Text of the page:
The Bill also provides that the composition of the selection committee for a recommendation of members of the Data Protection Authority will have government officials, instead of members of the judiciary, as envisaged in the previous version.
“This is unfortunate, given the need to ensure the independence of the Data Protection Authority. The Bill, unfortunately, opens up the possibility of sinecures for retired bureaucrats, which is not a good sign,” Mehta said.
“Diluting data localization is welcome, however, many new provisions about social media intermediaries, non-personal data and government being given exceptions for data processing require scrutiny from the lens of privacy implications, and impact on relevant stakeholders. The government should not rush into passing the bill, or hush stakeholder voices. He even suggested that the Bill should be sent to the Parliamentary Standing Committee on Information Technology for further deliberation, and adequate time be given for inclusive public consultations on these issues, among others,” he said.
With these provisions, the Government now holds ultimate rights and powers to seek user data to help make policies, the Personal Data Protection Bill which was circulated among the members on Tuesday showed.
But the concerns are on the exemption to government agencies.
The relevant section of the bill reads: “Nothing in this Act shall prevent the Central Government from framing of any policy for the digital economy, including measures for its growth, security, integrity, prevention of misuse, in so far as such policy does not govern personal data. The Central Government may, in consultation with the Authority, direct any data fiduciary or data processor to provide any personal data anonymized or other non-personal data to enable better targeting of delivery of services or formulation of evidence-based policies by the Central Government, in such manner as may be prescribed.”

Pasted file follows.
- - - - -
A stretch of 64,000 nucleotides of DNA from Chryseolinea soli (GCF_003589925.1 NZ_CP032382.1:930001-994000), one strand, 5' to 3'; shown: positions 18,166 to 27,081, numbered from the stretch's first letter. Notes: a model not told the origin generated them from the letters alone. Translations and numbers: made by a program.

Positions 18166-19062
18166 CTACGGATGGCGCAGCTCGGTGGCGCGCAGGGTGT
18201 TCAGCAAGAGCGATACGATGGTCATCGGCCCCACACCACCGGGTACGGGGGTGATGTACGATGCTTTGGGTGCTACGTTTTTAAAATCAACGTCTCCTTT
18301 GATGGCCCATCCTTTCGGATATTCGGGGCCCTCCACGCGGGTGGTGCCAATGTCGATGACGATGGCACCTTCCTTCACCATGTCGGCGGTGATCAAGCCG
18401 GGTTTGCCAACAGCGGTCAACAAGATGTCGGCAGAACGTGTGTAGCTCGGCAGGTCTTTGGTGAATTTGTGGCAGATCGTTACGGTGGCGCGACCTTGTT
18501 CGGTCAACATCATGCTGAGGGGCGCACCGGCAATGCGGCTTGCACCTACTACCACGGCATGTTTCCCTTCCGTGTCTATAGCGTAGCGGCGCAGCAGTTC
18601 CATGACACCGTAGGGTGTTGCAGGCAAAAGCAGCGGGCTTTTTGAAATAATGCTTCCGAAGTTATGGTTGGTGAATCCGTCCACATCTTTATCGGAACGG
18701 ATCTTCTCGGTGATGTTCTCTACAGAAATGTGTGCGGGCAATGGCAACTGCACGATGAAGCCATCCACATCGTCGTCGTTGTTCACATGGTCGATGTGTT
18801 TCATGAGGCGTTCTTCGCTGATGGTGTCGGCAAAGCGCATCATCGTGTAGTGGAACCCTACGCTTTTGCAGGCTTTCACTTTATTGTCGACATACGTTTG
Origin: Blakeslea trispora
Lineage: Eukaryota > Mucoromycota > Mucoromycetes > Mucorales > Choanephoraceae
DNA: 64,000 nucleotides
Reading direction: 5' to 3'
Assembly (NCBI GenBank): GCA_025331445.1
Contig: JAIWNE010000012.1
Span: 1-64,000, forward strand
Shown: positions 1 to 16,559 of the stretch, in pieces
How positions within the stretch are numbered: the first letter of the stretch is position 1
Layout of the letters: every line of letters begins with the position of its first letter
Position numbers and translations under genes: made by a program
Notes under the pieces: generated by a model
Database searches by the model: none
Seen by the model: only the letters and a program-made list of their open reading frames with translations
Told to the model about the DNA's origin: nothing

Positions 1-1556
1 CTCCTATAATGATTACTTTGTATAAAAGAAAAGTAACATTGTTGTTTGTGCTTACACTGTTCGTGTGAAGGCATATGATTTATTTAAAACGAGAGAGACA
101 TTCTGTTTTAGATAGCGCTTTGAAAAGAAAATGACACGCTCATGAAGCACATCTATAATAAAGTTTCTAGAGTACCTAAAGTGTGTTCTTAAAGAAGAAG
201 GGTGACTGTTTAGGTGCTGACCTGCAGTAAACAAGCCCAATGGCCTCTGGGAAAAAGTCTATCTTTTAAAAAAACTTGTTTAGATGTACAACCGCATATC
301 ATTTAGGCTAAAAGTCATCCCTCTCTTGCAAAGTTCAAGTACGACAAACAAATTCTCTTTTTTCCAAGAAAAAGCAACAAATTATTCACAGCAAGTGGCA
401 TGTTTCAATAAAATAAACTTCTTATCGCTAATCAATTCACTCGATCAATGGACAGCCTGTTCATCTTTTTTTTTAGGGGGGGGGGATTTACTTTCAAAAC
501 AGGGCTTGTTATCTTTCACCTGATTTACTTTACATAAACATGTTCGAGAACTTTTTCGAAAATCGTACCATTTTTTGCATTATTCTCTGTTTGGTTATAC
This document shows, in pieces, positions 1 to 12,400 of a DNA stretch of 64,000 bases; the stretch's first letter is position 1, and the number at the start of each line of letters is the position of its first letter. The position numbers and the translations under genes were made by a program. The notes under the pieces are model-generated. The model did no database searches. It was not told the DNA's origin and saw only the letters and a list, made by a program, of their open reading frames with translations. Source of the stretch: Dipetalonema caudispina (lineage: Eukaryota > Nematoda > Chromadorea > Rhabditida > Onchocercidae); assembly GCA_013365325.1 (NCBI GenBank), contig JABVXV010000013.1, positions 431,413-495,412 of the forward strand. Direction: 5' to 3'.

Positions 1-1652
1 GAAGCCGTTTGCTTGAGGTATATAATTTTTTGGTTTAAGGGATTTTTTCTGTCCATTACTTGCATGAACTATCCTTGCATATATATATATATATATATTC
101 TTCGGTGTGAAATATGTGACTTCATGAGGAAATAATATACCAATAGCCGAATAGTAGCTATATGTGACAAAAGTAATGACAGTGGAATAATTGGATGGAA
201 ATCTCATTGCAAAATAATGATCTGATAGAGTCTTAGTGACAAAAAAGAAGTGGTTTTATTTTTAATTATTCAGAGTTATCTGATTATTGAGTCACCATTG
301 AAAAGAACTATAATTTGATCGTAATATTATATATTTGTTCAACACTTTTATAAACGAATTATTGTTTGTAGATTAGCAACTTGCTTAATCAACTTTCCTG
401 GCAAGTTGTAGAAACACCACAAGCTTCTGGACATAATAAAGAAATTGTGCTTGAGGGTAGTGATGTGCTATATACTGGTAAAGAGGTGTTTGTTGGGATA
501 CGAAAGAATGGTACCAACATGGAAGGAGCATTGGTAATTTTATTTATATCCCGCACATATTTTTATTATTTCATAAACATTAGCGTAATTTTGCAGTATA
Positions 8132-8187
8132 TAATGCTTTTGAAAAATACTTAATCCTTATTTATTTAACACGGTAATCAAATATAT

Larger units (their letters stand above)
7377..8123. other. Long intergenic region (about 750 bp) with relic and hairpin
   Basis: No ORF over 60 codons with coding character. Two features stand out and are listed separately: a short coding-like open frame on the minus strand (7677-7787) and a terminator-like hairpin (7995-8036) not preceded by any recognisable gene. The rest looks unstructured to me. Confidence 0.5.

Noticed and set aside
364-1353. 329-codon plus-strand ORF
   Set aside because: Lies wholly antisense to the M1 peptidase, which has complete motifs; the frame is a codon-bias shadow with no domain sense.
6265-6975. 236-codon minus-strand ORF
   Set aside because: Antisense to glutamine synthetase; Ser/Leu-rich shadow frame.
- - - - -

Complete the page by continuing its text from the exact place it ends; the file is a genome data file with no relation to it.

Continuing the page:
“Non-personal data” means the data other than personal data.
This may cause trouble for Facebook, Google, Amazon, Flipkart, Uber, and others who could be asked to share data for making policies by the government.
The bill will be introduced in the Parliament in the current session, but won’t be passed as the session concludes on December 13. It will be referred for further reviewing.
The Personal Data Protection Bill circulated to parliament members on Tuesday was eagerly awaited by top technology companies as it could affect the way they process, store and transfer Indian consumers’ data.
The bill’s latest version has a provision empowering the government to ask a company to provide anonymized personal data, as well as other non-personal data, to help target the delivery of government services or formulate policies.
The final Bill also seeks social media intermediaries, like Facebook and Twitter, to allow Indian users to “voluntarily verify” their accounts in a manner that can be prescribed in the future.
This method of voluntary verification has not been laid out by the Bill. It only states that any user who voluntarily verifies his account “shall be provided with such demonstrable and visible mark of verification”.
The bill also said large social media platforms should be required to offer a mechanism for users to prove their identities and display a verification sign publicly, a move that would raise a host of technical issues for companies including Facebook, WhatsApp, and Chinese app TikTok.
“Sensitive personal data”, which includes financial and biometric data, could be transferred outside India for processing, but must be stored locally, the bill said.
The Bill draws its origins from the Justice B.N. Srikrishna Committee on data privacy, which produced a draft of legislation that was made public in 2018.